In the contemporary anthologies of young alternative cartoonists—Mome, Blab, Kramers Ergot and the like—there's been a push to broaden the conception of comics, by moving beyond panels and characters and dialogue and working in modes that more closely resemble fine art and advertising. Most of these experiments come off as indulgent and undisciplined: a college art student's rudimentary idea of deconstruction. French-Canadian illustrator Pascal Blanchet's second book White Rapids (D&Q) is a significant exception. Each of its 150-odd pages resemble a separate art deco poster, over which Blanchet (and his translator) write a concise history of Rapide Blanc, a small northern Quebec town founded in 1928 by a private hydroelectric power company and abandoned in 1971 after the industry was nationalized and automated. There's no "story" here per se, though Blanchet's images of comfortable middle class living in the mid-20th-century evoke an idyll that he dispels in his concluding pages. Mainly, White Rapids presents a cohesive vision and mood, and then gradually shifts its meaning. In its power to convey an emotional impact through graphic design alone, this may be the most significant work of comics art since Acme Novelty Library #1… A-

Along with Pascal Blanchet, a lot of the other cartoonists and illustrators of this rising generation are hearkening back to a graphic storytelling tradition that predates proper comics: the wordless “woodcut novels” that commenced publishing in the 1910s. Laurence Hyde’s 1951 book Southern Cross (recently reprinted by Drawn & Quarterly) is a late entry to the genre, and was so anomalous for its time that Hyde included a short history of the form for those inclined to automatically dismiss a serious literary work composed entirely of pictures. Hyde carried on the tradition of using woodcut novels for the purpose of social protest. Southern Cross shows the results of A-bomb tests on a South Pacific island, and while its simplistic “destruction of paradise” imagery is less impactful now as it might’ve been a half-century ago, the book is still of historic value, and stunningly illustrated to boot… B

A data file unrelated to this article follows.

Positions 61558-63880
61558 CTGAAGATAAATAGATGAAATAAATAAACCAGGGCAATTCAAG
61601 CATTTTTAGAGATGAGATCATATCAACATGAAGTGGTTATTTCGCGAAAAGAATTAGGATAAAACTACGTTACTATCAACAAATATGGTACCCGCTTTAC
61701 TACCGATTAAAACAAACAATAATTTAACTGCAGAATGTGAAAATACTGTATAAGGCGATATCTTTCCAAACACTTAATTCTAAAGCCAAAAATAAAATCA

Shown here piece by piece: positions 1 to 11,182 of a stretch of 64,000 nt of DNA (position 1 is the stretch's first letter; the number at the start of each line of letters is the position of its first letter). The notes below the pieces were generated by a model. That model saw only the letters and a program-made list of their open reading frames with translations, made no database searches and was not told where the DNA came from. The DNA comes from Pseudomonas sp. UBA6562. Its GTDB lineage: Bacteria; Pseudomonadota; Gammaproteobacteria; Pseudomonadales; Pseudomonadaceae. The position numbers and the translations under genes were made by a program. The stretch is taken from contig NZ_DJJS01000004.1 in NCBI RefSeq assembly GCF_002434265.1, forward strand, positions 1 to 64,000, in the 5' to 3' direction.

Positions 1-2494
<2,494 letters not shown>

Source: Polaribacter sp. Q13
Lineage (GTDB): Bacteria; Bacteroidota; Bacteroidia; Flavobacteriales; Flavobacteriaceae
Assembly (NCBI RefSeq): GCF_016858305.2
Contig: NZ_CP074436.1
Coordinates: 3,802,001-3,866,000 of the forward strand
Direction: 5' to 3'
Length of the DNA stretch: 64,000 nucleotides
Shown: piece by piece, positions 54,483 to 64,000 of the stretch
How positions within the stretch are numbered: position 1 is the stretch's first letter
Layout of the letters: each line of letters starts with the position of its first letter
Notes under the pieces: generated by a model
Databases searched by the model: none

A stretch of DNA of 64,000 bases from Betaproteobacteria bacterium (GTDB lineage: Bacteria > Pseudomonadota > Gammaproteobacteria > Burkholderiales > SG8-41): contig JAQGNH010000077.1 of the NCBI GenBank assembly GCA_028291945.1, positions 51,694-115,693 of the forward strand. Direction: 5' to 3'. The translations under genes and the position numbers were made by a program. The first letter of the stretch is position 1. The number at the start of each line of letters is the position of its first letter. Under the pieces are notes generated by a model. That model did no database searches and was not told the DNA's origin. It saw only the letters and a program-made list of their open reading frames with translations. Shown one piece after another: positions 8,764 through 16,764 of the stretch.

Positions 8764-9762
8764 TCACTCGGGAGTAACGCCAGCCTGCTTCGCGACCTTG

Grendel, like its contemporary Nexus, started out as an indie alternative to the often bland superhero fare of the ’80s. But where Nexus plumbed the Superman/savior paradigm, Grendel was cast in the devilish Batman mold—and Matt Wagner’s masked creation, of course, eventually teamed up with The Dark Knight himself. After years of sporadic releases and a suitably convoluted continuity, Wagner brings back his baby in Grendel: Behold The Devil (Dark Horse). The first installment of the eight-issue series focuses on the so-called Grendel Prime, Hunter Rose, who is but one incarnation of the Grendel archetype that’s stretches from man’s past to his dystopian future. Various writers and artists have tackled Grendel since the character’s creation, but Behold The Devil is a back-to-basics crime noir—rendered in black, white, and bloody red—scripted and drawn by Wagner himself. That’s the good news: The bad news is, the book enhances Wagner’s weaknesses rather than his strengths. Skimpy, stilted, and riddled with clichés, the story of Rose’s vendetta against the mob is as rote as his psychological study of Grendel himself. Deconstructing the soul of the superhero has come a long way since the mid-’80s, and painting Rose once again as a bundle of conflicting impulses and ethics is neither as radical nor as necessary as it was 20 years ago… C+


Dame Darcy is a multimedia cyclone—but despite her numerous music, fashion, stage, film, and television projects over the past decade and a half, Meat Cake (Fantagraphics) has been her constant. The 16th issue of the long-running series offers absolutely zero surprises to the initiated, but Meat Cake is a title that shouldn’t be taken for granted; Darcy’s Richard Sala-meets-Edward Gorey style is still a spectacle of silken scribbles, and her strips remain densely packed with vellum-like layers of autobiography, magic realism, pornography, and myth… A-